So Coman played the pass to Müller, Müller played it into the path of the quickly advancing Alaba before it ultimately arrived at Tolisso, who scored the leading goal. And this situation was not an isolated incident. Even when they had less accomplished players on the pitch, the team still adhered to these new-found principles. Against Tottenham, for instance, they executed similar plays with only four seasoned professionals among their ranks.
Bayern puts much more emphasis on playing the ball through the centre or the half spaces in build-up play now. At first glance this seems similar to what they did this time last year. The difference is that last season there usually was a considerable open space between the holding midfielder and the two offensive midfielders, which left a large gap in the centre making it much harder to successfully gegenpress immediately upon a loss of possession.
During preparation at least Bayern could improve on that. The two number eights were still positioned very high but they balanced each other out. When one was high, the other stayed behind and covered his back. Consider for example this attack against Real in the 73rd minute.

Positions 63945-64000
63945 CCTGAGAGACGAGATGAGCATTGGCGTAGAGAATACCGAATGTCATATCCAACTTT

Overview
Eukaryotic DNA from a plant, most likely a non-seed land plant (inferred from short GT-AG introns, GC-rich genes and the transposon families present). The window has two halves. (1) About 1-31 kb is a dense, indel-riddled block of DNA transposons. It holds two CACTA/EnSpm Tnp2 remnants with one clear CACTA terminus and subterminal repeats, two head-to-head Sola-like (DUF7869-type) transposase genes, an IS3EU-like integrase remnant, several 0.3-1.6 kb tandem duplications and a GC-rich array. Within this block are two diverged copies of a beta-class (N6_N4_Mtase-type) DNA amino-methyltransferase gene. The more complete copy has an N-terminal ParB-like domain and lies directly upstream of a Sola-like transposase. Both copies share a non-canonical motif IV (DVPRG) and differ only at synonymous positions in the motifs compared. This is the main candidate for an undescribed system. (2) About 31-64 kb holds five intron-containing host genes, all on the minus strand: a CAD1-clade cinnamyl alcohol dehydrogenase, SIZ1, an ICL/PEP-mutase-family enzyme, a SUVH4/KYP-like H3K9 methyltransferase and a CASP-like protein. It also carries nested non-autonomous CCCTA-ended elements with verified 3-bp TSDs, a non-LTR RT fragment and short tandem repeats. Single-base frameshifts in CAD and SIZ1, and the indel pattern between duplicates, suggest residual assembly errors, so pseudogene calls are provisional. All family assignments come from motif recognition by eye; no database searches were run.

Real put on pressure in attack but failed to push up and close the spaces from behind. Bayern’s midfield reacted swiftly. Having been pressed to the right flank, the player in possession did not seek refuge in a long ball (as he would often have done in the past). Instead, a defender, the holding midfielder and one of the two number eights advanced towards him. The resulting diamond presented ample passing opportunities for the player in possession. The now vacated space in the centre was subsequently occupied by the second number eight closing in from the opposite side. Bayern finished the movement and quickly looked for the goal – unfortunately to no avail.
It may be the preparation’s most surprising observation that Bayern’s game had style, was full of clever ideas, and could please the eye with a good quality game in possession. However, there is still enough reason to be cautious. Last season’s start also showed a lot of promise before Bayern’s game soon fell apart and crisis struck. To prevent the same from happening again the coaches will have to make early gains permanent and promote greater variability so that Bayern’s style of play will not be found out quite so quickly again.